It’s been a somewhat hectic few days as I’m still finding my routine and figuring out this place.
Sunday was incredible. I went to church with Ruth, her brother and some of the children. It took us nearly an hour to get there because the traffic here is indescribable. There really is very little regulation and the roads are disasterous. Anyways, the pastor called Kyran (the Aussie here) and I up to the front to introduce us? It was a bit weird, but I saw another muzungu sitting in the front row. I figured she was from Germany or the Netherlands, but was excited nonetheless. She was introduced next, and she was from California! Another American!!! After church ended (the service was nice, but I much prefer going with the children), I went and introduced myself to Rachel. We were fast friends. She’s staying with the pastor and helping at the orphanage/school he founded. We all went to lunch and I got a hamburger at this place in Kampala. It was good, but expensive compared to where I normally eat around the Nansana area. Rachel came back to the orphanage with Ruth and I for most of the day. It was such a huge blessing to meet her, and I feel like she and I would be friends even if this wasn’t the circumstance we met in.
As for yesterday…I woke up and ate peanut butter in my bed before entering the craziness that is the orphanage in the AM (all day really). I made worksheets for the school children and colored with the little ones. As the older children started to arrive home, I tried to do the worksheets as a huge group, then as single classes, and finally settled on one-on-one study time with each kid. It’s, obviously, the most time consuming. But it’s the most effective and the kids like to have someone focusing on just them.
Today, I woke up really early and Natasha and I went to the HIV clinic for her monthly checkup. And it was some public/Muslim holiday as all the Muslims stopped fasting today because they saw the moon? I don’t know. Ruth tried explaining it, but the broken English and my just not knowing much about Muslims made for a lot of head nods, but little true understanding. Today is also the 2 year anniversary of the death of Kyran’s son, Ben. Ben is the reason Kyran is involved with anything of the sort. He’s become Doctor Papi since he’s been here and really a great asset to the orphanage. We held a small memorial service for his son this evening.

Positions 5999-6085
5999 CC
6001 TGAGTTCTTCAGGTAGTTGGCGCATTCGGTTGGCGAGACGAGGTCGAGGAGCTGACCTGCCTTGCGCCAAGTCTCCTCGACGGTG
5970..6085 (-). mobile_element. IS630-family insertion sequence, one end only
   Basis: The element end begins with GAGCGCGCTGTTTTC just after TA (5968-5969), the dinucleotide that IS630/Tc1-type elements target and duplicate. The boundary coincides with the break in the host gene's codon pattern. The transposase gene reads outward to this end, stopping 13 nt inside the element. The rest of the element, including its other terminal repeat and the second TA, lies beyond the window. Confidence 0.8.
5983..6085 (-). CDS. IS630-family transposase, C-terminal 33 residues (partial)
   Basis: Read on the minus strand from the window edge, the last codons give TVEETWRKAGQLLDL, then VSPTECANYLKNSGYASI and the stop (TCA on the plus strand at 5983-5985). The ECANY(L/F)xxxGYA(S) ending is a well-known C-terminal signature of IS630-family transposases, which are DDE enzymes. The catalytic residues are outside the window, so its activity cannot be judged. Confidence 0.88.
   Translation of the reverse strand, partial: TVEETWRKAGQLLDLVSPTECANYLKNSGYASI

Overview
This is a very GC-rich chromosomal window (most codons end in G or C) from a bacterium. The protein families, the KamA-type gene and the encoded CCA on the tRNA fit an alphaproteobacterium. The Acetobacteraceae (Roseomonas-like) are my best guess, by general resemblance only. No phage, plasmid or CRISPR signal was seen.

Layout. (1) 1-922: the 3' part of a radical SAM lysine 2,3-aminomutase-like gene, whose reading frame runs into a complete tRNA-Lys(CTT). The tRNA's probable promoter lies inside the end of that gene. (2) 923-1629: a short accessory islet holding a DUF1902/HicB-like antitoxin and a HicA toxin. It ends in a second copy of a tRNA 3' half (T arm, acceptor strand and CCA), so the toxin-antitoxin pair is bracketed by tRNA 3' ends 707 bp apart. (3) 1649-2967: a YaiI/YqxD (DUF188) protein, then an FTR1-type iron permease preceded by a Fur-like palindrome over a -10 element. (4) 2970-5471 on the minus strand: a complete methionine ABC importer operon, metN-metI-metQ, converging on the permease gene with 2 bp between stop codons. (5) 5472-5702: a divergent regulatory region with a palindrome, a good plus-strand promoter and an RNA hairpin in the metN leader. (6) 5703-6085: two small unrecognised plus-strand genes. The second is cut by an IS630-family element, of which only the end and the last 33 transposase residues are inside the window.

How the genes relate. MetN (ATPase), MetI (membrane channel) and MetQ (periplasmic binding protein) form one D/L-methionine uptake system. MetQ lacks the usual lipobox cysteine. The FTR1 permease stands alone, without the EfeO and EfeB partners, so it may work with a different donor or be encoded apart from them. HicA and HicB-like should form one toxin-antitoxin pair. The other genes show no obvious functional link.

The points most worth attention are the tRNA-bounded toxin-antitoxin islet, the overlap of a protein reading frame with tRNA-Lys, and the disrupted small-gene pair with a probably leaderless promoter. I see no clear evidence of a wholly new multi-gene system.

I’ve started regularily monitoring teeth brushing after dinner. I’ll yell “Sana Manu!” and all the children grab their toothbrushes and meet me out back. Last night, I started to investigate their teeth and the quality of the brushing…but really, it’s just my way to sneak a kiss on the forehead in before bed. Affection here is so much different. Nobody hugs or kisses the children. They aren’t cold with them, I just don’t think it’s a typical way in the Ugandan culture. So I try to get in all the hugs and kisses I can.
I miss home. A lot. But already the thought of leaving Bernah, Halima, Helen, Gift, Sandra, Mercy, Enock, Anisha, Frida, Matovu, Peter, Natasha, Bob, Ronald, Alice, Rebecca, Allen (boy), Allen (girl), Ruthie, Jacky, Lilian, James, Paul, Moses, Teddy, Kato, and Faith makes me so sad. I love them. All of them. Does anyone know how I can hire a private jet for cheap to bring them all back to the States?
I was honestly trying to take this picture to make Anisha smile, all the kids like looking at their own pictures…even Anisha and Frida. I feel kind of bad exploiting her crying on this blog, but she’s so dang cute and the picture really captures the emotion. Sweet, sad girl.
Dobritch, I got the comment. I took a picture of my room and where I shower, I’ll post them soon. I forgot to put them on the computer when I uploaded the other pictures and am too lazy to do it now.
I love you and I miss you, but I’m really exhausted and off to bed.